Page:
Why scientists need to be storytellers.

Why scientists need to be storytellers.

My colleague Zach Meisel and I published an essay in the November 9th issue of the Journal of the American Medical Association that makes the case for narrative as an essential tool in the translation of science and the development of science policy. “Narrative vs. Evidence-based Medicine: And, not Or” draws on narrative theory and the psychology of belief and persuasion to argue that scientists ought to be story tellers.

Narrative can work in at least two ways. In response to narratives that dispute science based policies, we argue for the strategic deployment of what we call “counter narratives,” meaning stories that illustrate the other side. Such stories make sense of data because they embody data with real characters in a vivid plot that has a beginning, middle and an end. Even more revolutionary than counter narratives is our argument that scientists engaged in policy making ought to tell the story of how their policy was created. And when we say story, we mean a story with vivid accounts of the drama that led to the policy.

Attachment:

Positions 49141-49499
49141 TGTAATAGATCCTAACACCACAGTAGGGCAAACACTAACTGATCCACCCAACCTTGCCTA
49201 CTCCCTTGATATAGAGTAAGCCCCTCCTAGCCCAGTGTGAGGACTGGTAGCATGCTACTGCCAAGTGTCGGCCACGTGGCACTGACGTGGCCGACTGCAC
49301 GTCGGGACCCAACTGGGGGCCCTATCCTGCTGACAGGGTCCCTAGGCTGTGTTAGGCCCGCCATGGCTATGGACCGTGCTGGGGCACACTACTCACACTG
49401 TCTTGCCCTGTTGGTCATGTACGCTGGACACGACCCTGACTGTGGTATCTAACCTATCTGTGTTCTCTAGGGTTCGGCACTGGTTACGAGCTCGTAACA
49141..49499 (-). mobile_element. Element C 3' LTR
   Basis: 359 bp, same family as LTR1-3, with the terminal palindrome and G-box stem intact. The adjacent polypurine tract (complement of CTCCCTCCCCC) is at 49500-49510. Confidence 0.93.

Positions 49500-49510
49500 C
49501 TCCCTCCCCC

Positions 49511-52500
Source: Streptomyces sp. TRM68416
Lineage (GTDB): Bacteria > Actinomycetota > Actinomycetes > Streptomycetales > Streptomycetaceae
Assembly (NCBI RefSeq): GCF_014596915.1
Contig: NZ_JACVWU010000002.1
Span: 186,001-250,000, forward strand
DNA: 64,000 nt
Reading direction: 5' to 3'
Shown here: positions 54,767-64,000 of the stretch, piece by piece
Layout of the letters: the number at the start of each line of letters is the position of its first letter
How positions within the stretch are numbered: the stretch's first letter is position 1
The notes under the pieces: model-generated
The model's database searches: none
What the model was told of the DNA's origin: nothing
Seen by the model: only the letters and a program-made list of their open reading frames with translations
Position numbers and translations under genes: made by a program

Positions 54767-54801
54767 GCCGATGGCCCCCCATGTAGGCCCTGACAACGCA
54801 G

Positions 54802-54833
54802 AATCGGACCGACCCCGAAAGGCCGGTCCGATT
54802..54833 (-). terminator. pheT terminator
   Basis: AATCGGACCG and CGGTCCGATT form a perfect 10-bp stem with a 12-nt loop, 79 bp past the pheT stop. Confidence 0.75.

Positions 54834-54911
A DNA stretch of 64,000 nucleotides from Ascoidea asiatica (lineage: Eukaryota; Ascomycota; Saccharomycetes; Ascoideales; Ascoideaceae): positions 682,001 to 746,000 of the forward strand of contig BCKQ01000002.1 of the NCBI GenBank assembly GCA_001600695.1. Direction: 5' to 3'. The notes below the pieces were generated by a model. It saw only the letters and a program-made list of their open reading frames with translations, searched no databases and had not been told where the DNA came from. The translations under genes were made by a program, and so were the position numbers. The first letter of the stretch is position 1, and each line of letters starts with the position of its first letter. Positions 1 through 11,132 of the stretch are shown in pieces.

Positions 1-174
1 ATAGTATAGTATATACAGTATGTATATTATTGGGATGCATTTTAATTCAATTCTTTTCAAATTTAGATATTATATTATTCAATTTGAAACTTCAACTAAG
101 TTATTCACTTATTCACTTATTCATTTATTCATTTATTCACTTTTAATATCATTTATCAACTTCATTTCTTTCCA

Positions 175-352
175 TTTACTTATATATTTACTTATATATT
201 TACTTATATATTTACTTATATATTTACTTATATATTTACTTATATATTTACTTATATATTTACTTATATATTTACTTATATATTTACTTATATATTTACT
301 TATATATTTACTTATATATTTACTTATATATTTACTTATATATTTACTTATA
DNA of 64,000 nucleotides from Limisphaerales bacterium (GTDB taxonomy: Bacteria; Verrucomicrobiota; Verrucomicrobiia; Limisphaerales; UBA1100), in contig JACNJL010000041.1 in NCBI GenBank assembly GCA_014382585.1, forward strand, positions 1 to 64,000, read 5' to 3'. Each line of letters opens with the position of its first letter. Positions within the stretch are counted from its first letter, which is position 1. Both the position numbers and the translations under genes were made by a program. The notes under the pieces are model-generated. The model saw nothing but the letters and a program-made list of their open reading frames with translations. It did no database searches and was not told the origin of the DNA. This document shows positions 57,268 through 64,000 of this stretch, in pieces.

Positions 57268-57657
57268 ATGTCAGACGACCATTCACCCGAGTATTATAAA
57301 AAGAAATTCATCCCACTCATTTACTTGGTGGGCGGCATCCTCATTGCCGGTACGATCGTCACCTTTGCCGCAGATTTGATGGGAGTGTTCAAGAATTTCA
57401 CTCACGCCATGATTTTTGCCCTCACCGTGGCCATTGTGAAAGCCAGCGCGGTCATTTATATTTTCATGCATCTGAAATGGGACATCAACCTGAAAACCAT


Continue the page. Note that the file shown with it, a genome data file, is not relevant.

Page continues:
This story telling should occur as part of the guideline writing process. As scientists discuss with each other the stories of how they reached their conclusions, the more compelling their individual stories and the more the stories coalesce to a final conclusion, the more credibility their recommendations may have in the eyes of the public. In contrast, conflicting narratives foretell challenges in translation and argue for revisiting the guideline writing process.

Bottom line is this. Scientists need to become story tellers.

See pick up of the piece by the Scientific American blog and Science 2.0.

 

Attached is Susan Poirier & Dan Brauner's "Ethics and the daily language of medical discourse" - a thoughtful essay on how language manipulates reality. It is a vivid account of how our language affects how we think about patients and, I would submit, medical science.